When most people think of taking notes, they think of sitting in a classroom and taking notes while the professor lectures. In undergrad, note-taking is often a pretty passive task—students write down what the professor is saying without really processing what is going on in class. Once class has ended, the note-taking process has ended. Some students don’t take notes in class at all, instead relying upon other course materials when they study for exams.
Your approach to taking notes in law school should be very different. The first thing that new law students need to understand is that effective note-taking is a cyclical process. Your case briefs are the foundation for your class notes—by creating case briefs, you are creating a set of notes that you can rely upon in class. Then, when you go into class, you should take additional notes about what happens during class. Many law students stop at this point, but there is still a third step to creating good notes. After class is over, you should spend a little time reviewing your notes from class, elaborating upon things you didn’t have enough time to jot down during class and correcting any errors in your notes. You should also use your class notes to clarify your case briefs. Complete this review of your class notes as soon as possible after class has ended because your memory of what happened in class will still be fresh.
Should you take notes by hand or on your computer? There’s an ongoing debate over whether law students should take notes by hand or on their computers. Some professors don’t allow computers in the classroom, and in those circumstances your decision is simple—you will take notes by hand. Most professors do allow computers in the classroom, however, and that means you will have to make the choice about what is right for you.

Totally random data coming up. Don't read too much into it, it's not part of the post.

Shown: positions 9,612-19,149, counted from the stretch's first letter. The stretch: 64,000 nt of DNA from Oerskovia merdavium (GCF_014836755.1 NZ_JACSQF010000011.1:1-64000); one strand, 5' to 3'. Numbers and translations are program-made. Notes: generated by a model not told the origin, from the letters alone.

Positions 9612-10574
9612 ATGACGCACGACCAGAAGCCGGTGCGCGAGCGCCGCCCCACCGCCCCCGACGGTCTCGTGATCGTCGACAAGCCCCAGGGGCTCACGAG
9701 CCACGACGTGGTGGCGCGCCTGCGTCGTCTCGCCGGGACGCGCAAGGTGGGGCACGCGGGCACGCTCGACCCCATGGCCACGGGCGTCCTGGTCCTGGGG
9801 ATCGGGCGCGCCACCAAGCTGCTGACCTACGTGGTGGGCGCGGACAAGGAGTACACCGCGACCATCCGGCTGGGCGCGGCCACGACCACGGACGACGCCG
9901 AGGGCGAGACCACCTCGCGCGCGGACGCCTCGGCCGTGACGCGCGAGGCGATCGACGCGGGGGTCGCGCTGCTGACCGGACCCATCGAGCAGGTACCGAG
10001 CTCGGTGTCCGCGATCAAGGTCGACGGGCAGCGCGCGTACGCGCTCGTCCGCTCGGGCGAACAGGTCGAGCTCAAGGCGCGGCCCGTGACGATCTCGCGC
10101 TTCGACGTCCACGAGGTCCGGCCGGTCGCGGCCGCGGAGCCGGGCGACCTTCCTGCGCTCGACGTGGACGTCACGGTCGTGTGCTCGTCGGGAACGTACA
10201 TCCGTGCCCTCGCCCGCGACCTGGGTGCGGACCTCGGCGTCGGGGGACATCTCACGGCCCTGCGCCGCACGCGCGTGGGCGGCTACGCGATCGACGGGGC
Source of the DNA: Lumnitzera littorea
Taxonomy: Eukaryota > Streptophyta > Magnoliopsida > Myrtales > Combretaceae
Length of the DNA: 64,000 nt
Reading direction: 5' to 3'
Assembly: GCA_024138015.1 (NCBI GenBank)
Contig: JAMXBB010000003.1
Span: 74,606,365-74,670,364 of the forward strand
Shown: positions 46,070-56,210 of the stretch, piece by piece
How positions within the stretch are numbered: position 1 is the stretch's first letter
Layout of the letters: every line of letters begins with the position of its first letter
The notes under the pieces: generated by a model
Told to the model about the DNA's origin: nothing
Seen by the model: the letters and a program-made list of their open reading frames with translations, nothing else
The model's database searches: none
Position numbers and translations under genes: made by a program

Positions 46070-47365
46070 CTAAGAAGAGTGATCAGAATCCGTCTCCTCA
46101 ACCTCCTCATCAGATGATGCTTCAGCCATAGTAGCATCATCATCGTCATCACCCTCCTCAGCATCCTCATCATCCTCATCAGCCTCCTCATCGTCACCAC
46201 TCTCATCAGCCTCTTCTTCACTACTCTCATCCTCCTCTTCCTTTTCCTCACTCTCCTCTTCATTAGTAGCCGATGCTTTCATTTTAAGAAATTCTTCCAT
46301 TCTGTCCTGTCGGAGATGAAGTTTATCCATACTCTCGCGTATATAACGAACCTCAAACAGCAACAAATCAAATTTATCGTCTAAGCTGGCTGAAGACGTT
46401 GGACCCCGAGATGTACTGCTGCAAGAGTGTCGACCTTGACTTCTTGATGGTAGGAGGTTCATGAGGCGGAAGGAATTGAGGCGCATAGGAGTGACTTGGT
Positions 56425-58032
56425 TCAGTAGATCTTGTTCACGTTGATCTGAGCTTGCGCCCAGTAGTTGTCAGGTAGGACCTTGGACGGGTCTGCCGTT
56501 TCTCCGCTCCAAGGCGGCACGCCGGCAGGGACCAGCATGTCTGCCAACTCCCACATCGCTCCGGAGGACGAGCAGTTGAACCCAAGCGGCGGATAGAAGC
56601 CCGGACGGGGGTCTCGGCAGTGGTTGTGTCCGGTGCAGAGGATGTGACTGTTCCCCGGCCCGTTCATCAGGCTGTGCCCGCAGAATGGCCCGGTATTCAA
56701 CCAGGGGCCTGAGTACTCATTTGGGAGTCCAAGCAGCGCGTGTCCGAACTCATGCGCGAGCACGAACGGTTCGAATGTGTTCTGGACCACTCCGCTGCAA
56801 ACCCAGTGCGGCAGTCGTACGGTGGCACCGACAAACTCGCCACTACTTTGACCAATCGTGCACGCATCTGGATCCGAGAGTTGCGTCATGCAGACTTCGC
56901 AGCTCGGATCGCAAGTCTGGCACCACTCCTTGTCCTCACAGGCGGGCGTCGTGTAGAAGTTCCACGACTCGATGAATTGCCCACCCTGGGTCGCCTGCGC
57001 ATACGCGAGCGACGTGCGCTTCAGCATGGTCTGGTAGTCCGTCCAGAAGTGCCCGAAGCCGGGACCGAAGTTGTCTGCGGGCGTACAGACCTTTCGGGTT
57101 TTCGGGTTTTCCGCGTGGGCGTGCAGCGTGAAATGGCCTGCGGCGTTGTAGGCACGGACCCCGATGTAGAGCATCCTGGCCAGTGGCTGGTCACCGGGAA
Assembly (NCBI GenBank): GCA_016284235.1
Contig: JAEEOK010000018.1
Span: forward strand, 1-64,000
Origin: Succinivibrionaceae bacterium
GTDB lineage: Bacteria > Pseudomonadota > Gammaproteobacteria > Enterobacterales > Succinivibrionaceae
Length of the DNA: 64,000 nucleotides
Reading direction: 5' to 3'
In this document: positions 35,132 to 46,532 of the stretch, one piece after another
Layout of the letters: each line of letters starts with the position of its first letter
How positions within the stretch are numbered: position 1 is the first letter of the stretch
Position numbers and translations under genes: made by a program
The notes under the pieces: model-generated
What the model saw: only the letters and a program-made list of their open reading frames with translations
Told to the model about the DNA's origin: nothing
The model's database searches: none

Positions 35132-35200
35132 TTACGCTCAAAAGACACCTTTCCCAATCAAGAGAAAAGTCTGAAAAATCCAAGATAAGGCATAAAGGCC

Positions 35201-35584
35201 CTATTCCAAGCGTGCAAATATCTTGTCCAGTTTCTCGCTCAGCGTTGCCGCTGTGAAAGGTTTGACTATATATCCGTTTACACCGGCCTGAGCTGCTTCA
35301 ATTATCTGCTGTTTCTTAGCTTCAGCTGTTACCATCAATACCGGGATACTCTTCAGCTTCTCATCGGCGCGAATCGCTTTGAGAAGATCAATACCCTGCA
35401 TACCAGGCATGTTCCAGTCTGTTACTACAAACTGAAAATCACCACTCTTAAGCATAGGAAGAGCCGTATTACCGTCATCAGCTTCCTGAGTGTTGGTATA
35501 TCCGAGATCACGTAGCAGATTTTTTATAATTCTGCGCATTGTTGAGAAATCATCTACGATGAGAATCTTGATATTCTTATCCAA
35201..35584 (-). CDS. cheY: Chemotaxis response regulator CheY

There are studies that have found that students who take notes by hand are able to remember lectures better than those who type their notes. One of the reasons for this phenomenon is that, when you handwrite notes, you are required to think more about what you are going to write—the cognitive process is different. Because most people cannot write as fast as they type, it isn’t possible to create a transcript of everything that is said during class. Instead, someone who handwrites has to process information differently so that they can write down the important things that were said in class.
Students who take notes on their computers have a tendency to try to write down every word. When you create a literal transcript of what happens in class, you are not really processing that information. Thus, if you choose to take notes on your computer, you will need to take a disciplined approach to your note-taking. Students who use computers also have to resist the urge to be distracted, as there is always the temptation to check social media sites, surf the internet, and message friends.
Check back in tomorrow for another blog post on this topic—I will be talking about what law students should include in their course notes!